Can you help save the planet by eating your dog? Maybe.
Two researchers from Victoria University have published a new book Time to Eat the Dog: The real guide to sustainable living. In that book they compared how much carbon a pet produces compared to automobiles and they conclude that it’s best to keep pets that you plan on eating (if you don’t eat meat then I guess you can keep being awesome).
In a study published in New Scientist, they calculated a medium dog eats 164 kilograms of meat and 95kg of cereals every year. It takes 43.3 square metres of land to produce 1kg of chicken a year. This means it takes 0.84 hectares to feed Fido.
They compared this with the footprint of a Toyota Land Cruiser, driven 10,000km a year, which uses 55.1 gigajoules (the energy used to build and fuel it). One hectare of land can produce 135 gigajoules a year, which means the vehicle’s eco-footprint is 0.41ha – less than half of the dog’s.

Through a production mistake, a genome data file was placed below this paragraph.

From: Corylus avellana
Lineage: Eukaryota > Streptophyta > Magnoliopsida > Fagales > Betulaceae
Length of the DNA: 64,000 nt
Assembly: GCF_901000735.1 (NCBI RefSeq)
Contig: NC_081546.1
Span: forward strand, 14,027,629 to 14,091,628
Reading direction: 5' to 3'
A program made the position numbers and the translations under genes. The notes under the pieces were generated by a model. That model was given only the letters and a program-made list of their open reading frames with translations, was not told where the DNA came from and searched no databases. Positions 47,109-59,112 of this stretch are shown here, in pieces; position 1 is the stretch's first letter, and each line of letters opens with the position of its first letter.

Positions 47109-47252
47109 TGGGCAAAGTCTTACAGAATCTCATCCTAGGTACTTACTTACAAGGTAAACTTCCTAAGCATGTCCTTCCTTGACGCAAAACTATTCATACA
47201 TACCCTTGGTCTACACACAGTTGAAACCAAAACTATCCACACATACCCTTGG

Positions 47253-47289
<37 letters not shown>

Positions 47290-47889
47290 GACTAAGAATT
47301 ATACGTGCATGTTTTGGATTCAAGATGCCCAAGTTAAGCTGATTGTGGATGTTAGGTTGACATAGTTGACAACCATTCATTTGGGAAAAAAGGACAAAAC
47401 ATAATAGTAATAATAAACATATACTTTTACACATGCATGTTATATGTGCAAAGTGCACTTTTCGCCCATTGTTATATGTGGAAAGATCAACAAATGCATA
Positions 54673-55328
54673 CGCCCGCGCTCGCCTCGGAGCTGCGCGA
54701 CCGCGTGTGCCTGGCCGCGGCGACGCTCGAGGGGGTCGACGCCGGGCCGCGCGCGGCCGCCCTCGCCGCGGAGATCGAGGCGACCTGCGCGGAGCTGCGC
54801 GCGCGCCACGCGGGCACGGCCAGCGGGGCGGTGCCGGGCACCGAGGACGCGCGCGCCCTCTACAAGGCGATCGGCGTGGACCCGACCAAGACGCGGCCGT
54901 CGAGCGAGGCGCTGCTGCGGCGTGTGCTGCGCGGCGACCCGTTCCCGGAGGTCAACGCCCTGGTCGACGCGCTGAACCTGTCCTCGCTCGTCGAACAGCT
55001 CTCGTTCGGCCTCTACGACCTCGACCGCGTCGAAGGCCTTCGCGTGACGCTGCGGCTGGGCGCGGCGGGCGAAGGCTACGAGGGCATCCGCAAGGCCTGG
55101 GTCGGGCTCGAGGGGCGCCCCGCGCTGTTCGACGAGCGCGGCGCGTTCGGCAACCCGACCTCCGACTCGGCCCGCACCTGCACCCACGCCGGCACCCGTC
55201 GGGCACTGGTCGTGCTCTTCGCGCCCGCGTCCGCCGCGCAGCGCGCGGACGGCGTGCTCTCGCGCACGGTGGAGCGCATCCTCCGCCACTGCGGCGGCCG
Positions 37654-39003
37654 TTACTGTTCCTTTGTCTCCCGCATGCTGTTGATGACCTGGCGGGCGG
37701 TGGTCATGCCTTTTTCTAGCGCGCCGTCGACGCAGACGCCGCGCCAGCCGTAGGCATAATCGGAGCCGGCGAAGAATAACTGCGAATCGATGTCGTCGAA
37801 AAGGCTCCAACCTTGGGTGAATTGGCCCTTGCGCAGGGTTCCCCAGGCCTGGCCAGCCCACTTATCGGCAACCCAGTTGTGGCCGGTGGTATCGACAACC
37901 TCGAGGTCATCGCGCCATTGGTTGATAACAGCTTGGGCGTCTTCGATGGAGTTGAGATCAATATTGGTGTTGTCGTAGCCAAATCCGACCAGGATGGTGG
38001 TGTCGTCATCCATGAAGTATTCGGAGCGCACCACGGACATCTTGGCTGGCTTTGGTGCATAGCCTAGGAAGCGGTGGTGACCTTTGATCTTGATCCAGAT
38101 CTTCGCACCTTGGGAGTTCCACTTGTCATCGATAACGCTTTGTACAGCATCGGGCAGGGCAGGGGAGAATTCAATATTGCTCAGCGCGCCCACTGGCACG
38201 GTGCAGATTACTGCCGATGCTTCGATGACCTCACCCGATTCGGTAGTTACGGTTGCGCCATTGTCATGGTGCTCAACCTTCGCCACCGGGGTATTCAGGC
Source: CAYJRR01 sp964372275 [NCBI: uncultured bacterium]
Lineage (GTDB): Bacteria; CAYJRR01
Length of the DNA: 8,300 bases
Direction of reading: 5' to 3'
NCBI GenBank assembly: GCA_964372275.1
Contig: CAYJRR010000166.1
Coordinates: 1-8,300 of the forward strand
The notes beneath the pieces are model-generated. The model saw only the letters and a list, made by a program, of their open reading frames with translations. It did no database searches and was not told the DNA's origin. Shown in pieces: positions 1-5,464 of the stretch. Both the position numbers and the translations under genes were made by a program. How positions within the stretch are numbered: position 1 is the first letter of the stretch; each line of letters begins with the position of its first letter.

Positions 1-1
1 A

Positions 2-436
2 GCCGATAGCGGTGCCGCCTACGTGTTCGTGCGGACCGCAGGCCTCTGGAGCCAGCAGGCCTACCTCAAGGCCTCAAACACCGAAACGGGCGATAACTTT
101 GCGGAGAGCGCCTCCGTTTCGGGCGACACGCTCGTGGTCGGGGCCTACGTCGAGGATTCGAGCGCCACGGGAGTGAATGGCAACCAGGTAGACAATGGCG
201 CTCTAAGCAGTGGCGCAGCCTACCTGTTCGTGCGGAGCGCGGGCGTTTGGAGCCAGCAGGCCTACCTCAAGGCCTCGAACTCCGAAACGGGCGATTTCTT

They found cats have an eco-footprint of 0.15ha – slightly less than a Volkswagen Golf. Hamsters have a footprint of 0.014ha – keeping two of them is equivalent to owning a plasma TV.
Professor Vale says the title of the book is meant to shock, but the couple, who do not have a cat or dog, believe the reintroduction of non-carnivorous pets into urban areas would help slow down global warming.
“The title of the book is a little bit of a shock tactic, I think, but though we are not advocating eating anyone’s pet cat or dog there is certainly some truth in the fact that if we have edible pets like chickens for their eggs and meat, and rabbits and pigs, we will be compensating for the impact of other things on our environment.”